In 2003, Howard Marks, one of the world's most successful investors, wrote a memo to his clients titled "The Most Important Thing" (link opens PDF). He then proceeded to list 18 such factors, ranging from the avoidance of leverage to the necessity of a contrarian approach to investing. But ascending above the rest was, and remains, the relationship between price and value. It truly is the most important thing.
I thought about this recently when I read through a presentation that the chief executive officer of New York Community Bank (NYSE:NYCB) gave at this year's Barclays Global Financial Services Conference. Amidst the requisite self-congratulatory introduction, CEO Joseph Ficalora made two comments that were particularly notable.
He observed that NYCB's compounded annual growth rate since its initial public in 1993 is nearly 28%, equating to a total return of more than 3,400%. That's on par with the greatest businesses and money managers of our era. On top of this, he noted that the bank has had 52 consecutive quarters, "wherein we've had [zero] losses on the assets that we created."
This is astounding. Those 52 quarters include both the more recent financial crisis and the brief recession following the bursting of the dot-com bubble. Over the last five years alone, nearly 500 banks have been closed by the FDIC, and countless others have suffered debilitating losses that forced them to dramatically dilute their existing shareholders.
Indeed, the more representative examples are those of KeyCorp (NYSE:KEY), Huntington Bancshares (NASDAQ:HBAN), and Citigroup (NYSE:C), which have lost 46%, 59%, and 69% of their book values, respectively, since the beginning of 2008.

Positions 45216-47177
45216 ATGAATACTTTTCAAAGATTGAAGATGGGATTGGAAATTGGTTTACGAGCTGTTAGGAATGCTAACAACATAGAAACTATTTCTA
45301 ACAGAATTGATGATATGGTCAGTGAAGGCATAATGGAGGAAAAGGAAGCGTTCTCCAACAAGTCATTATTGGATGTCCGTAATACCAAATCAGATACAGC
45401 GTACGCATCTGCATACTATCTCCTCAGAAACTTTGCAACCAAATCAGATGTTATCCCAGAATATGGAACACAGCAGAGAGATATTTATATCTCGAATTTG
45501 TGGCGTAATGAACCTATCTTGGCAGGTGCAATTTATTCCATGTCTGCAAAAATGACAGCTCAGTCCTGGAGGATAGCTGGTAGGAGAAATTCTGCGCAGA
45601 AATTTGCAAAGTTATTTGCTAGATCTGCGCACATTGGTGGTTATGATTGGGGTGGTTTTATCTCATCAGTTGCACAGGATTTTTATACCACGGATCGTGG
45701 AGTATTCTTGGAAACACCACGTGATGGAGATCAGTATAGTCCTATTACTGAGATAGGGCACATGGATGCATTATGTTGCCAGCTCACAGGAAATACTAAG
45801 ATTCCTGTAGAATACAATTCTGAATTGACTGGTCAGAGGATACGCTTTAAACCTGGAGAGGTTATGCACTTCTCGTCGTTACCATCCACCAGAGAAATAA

How did NYCB avoid a similar fate? The answer is deceivingly simple. "When you think about what, in fact, distinguishes a bank as a lender," Ficalora said, "it's how much money it loses on the asset that it chooses to take risk with."
The corollary of this rule was articulated by Carl Webb, the second in command at Diamond A Ford, an exceptionally successful bank buyout firm founded by the billionaire Gerald J. Ford. "Banks get in trouble for one reason," Webb observed. "They make bad loans."
The most important thing for running a successful bank, in other words, is not originating bad loans.
That's it. It's not about hedging. It's not about creating a diversified business model with credit cards and investment banking units. It's not about making smart acquisitions. What matters is the quality of the assets that a bank originates and holds onto.
And lest there be any doubt, aside from NYCB, the most successful banks over the last few years have not been the universal banks like Citigroup and Bank of America (NYSE:BAC), both of which have seen their respective stock prices decline by 73% and 55% over the last five years as a result of bad loans and imprudent acquisitions.
Instead, they've been the stodgy, old-time lenders like U.S. Bancorp that never abandoned their focus on the principal functions of banking, gathering deposits, and writing good loans.
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